Dilemma: Home Videos Trapped in Closets, Shoeboxes and Drawers – Solution: Transfer Your Memories to DVD (Before They Self-destruct)

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Grandma and grandpa’s 50th anniversary party. Julia’s preschool graduation. Jake’s winning basket. Spring vacation in Hawaii. Every family has their own cherished memories, and with 76 percent of U.S. households owning digital cameras or camcorders, there’s a good chance many of those special moments are being captured – and trapped. “We take a lot of videos and digital photos, and up until now all of our videos were in a shoebox collecting dust in the closet,” said Donna McMaster, a camcorder owner and mother of three.

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The best part about the DVDirect recorder is that when you're through, you have a DVD that you can pop into your DVD player, and everyone can gather around the TV and relive and enjoy those memories again.

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Shoeboxes, closets, drawers – all are being used to store piles of old tapes – from VHS to Hi8 to MiniDV. "It's too much of a hassle to watch home movies, between hooking up the camera and the cables and finding the right tape, just forget it," McMaster said. Moreover, the issue isn't just with viewing home videos. There's also the looming risk of losing them forever.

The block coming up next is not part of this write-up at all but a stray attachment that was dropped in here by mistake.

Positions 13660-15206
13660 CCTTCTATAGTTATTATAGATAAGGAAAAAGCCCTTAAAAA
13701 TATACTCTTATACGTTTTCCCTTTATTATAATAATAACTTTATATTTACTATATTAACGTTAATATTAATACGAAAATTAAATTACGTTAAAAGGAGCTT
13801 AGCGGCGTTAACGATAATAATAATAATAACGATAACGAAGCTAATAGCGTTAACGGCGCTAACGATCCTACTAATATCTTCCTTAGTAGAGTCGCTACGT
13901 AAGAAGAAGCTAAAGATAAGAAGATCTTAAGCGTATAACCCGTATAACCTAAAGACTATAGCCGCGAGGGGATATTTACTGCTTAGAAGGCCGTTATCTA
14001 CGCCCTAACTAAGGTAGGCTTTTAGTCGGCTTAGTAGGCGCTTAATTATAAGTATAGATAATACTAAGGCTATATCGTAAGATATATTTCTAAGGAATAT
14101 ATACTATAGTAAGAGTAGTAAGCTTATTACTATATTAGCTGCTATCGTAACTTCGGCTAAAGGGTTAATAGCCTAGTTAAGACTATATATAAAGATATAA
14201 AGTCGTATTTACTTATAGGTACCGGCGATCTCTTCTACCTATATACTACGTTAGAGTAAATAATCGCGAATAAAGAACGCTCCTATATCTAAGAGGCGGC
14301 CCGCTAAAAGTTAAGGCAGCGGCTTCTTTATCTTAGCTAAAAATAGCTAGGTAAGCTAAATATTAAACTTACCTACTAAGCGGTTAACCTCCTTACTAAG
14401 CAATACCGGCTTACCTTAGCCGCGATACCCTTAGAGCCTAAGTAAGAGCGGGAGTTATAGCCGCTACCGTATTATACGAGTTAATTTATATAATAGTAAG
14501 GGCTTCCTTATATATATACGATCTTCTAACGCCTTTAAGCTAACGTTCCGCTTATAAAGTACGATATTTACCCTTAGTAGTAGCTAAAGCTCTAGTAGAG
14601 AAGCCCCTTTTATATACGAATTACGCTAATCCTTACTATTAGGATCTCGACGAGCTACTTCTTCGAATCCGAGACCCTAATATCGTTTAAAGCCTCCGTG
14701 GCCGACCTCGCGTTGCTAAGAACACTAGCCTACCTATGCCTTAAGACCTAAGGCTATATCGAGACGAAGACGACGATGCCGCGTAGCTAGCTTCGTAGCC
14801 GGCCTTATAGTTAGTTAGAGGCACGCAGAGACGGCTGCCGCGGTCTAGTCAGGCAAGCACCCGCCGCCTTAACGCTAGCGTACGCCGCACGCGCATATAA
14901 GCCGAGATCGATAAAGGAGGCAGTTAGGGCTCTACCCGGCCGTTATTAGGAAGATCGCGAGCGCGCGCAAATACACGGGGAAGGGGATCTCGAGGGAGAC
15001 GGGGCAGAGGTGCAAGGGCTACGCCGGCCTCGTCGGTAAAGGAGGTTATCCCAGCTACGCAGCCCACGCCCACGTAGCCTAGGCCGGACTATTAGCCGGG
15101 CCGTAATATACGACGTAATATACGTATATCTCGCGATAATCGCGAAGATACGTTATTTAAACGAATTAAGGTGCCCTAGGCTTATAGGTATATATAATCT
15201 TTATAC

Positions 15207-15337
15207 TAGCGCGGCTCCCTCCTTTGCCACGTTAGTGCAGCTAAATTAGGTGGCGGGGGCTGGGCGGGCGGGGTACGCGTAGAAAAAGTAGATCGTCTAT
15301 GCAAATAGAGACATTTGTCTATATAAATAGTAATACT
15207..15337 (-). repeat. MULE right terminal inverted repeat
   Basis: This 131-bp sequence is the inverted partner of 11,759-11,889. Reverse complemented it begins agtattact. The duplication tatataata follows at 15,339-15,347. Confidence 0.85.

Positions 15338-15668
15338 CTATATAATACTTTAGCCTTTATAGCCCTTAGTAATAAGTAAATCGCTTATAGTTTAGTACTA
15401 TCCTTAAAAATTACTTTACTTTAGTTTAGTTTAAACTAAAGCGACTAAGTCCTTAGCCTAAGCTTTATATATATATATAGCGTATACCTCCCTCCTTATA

As videotape ages, the magnetic coating preserving the content becomes brittle, putting video footage at risk of becoming unplayable. While VHS footage can last upward of 20 years, in as little as five, deterioration in image and sound quality can become noticeable and irreversible. Now factor in 2009's impending transition to all digital broadcasting and the fact that more U.S. households have DVD players than VCRs. For many families, the obvious solution is to transfer home videos to a digital video format, and the universal digital format is DVD.

A write-once (DVD-R or DVD+R) disc is able to keep contents safe for more than 30 years with proper storage. Recorded DVDs can be easily played back and shared on a range of devices, including most home and portable DVD players, computers with built-in DVD drives and more. Using a PC to transfer tapes to digital format is frequently viewed as a daunting task, and transfer services can be pricey. However, Sony's multi-function DVDirect® VRD-MC-5 DVD recorder offers a fast, simple and inexpensive alternative. "The MC5 is the world's first DVD recorder capable of transferring high-definition and standard-definition home videos and digital photos directly to a DVD without a computer," said Robert DeMoulin, marketing manager for branded optical storage products in Sony Electronics' IT Products Division. "You simply connect your camcorder, digital camera or VCR to the DVDirect recorder, and with the touch of a button, transfer your memories to a DVD disc."

The simplicity is appealing to McMaster. "I'm a busy Mom and I do a lot of multitasking, so this is a wonderful tool for me to be able to do what I need to do around the house and come back and have a DVD ready," she said.

According to DeMoulin, "The best part about the DVDirect recorder is that when you're through, you have a DVD that you can pop into your DVD player, and everyone can gather around the TV and relive and enjoy those memories again."

MULTIMEDIA GALLERY http://www.businesswire.com/cgi-bin/mmg.cgi?eid=5742161

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Elizabeth Boukis
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